|The Right Honourable
|Minister of Finance of Zimbabwe|
10 September 2013
|Preceded by||Tendai Biti|
|Minister of Finance of Zimbabwe
7 January 2009 – 13 February 2009
|Preceded by||Samuel Mumbengegwi|
|Succeeded by||Tendai Biti|
|Minister of Justice, Legal and Parliamentary Affairs of Zimbabwe|
July 2000 – September 2013
25 January 1947 |
|Political party||Zimbabwe African National Union-Patriotic Front|
Patrick Antony Chinamasa (born 25 January 1947) is a Zimbabwean politician who has served in the government of Zimbabwe as Minister of Finance since 2013. Previously he served for years as Minister of Justice.
A leading member of the ruling ZANU-PF party, Chinamasa became first deputy Agriculture Minister, and then Attorney General of Zimbabwe; he also has held the role of Leader of the Zimbabwean Parliament.
Following his appointment, many Zimbabwean judges resigned, complaining of political pressure. On 9 February 2001 after Chief Justice Anthony Gubbay took early retirement at his suggestion, Chinamasa held meetings with senior Justices Ahmed Ebrahim Nicholas (the last white justice on the Zimbabwean Court), and told them for their own safety to leave.
In 2002, following what Chinamasa considered lenient conviction of three American citizens caught and convicted of smuggling arms in an aircraft, Zimbabwean High Court judge Fergus Blackie brought successful charges against Chinamasa for a conviction of "scandalising the court." Chinamasa had Blackie immediately arrested on charges of "corruption," on the grounds of having decided the case of a white woman improperly (on the basis of an alleged adulterous relationship and racist bias), and without the support of the other judge that was sitting with him on the matter. After the case closed, Chinamasa declared various NGO's illegal, including leading Human Rights organisation the Amani Trust which provides support to victims of torture; and was reportedly accused of working with the British government to unseat President Robert Mugabe and destabilise the nation.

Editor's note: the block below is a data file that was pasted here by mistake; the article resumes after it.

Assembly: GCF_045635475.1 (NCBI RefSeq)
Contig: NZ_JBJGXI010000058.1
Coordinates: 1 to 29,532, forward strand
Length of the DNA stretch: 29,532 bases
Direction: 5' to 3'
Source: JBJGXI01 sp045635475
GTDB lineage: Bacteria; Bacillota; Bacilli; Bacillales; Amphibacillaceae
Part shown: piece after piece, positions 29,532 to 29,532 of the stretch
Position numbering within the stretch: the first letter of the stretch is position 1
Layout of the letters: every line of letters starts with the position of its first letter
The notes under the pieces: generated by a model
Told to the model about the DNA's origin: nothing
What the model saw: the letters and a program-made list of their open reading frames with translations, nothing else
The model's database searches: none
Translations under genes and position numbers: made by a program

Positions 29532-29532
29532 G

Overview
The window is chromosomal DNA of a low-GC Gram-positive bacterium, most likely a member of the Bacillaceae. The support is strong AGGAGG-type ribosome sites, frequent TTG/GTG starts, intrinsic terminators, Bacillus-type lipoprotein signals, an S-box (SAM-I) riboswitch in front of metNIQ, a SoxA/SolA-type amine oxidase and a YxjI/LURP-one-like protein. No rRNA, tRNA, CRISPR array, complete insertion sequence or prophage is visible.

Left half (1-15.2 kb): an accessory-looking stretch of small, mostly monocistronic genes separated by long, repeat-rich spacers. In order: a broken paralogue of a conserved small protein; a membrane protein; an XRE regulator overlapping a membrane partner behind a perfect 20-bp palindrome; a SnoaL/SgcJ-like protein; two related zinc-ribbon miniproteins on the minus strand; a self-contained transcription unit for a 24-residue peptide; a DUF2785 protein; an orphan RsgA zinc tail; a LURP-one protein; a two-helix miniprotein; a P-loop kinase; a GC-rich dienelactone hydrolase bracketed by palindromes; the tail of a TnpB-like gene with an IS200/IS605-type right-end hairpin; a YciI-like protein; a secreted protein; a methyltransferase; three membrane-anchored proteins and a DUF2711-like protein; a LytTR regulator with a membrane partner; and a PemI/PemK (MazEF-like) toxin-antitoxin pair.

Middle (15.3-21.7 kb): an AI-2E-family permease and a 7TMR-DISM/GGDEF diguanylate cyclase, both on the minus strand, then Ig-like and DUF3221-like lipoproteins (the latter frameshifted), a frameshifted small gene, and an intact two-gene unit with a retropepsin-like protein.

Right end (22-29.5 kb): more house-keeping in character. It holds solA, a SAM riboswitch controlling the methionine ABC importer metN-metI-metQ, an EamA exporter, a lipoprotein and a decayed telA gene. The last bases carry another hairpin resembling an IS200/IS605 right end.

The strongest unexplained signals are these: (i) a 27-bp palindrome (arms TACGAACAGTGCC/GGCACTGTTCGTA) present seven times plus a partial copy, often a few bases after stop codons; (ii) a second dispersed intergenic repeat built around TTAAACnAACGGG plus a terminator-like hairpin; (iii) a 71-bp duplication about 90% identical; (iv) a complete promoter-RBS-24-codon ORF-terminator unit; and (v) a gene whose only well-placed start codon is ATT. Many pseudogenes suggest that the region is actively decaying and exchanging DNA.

On 17 December 2004, Chinamasa, who had been the Secretary for Legal Affairs of ZANU-PF, was removed from the party's Politburo. In 2005, Chinamasa was ejected from his post as Justice Minister; however, six months later he was returned to the post.
In September 2006, Chinamasa was cleared by a judge of trying to pervert the course of justice. Chinamasa was accused of trying to stop a prosecution witness, James Kaunye, from testifying in a case against the Minister of State for National Security, Didymus Mutasa, who had been accused of inciting public violence.
He is among a host of individuals not allowed to travel to the USA because the USA government feels he has worked to undermine democracy in Zimbabwe.
Chinamasa and Labour Minister Nicholas Goche met with Tendai Biti (MDC-T) and Welshman Ncube (MDC-M), Secretaries General of their respective Movement for Democratic Change factions, in Pretoria, South Africa on 16 June 2007. South African President Thabo Mbeki, appointed by the Southern African Development Community, presided over the negotiations which sought to end economic sanctions on Zimbabwe.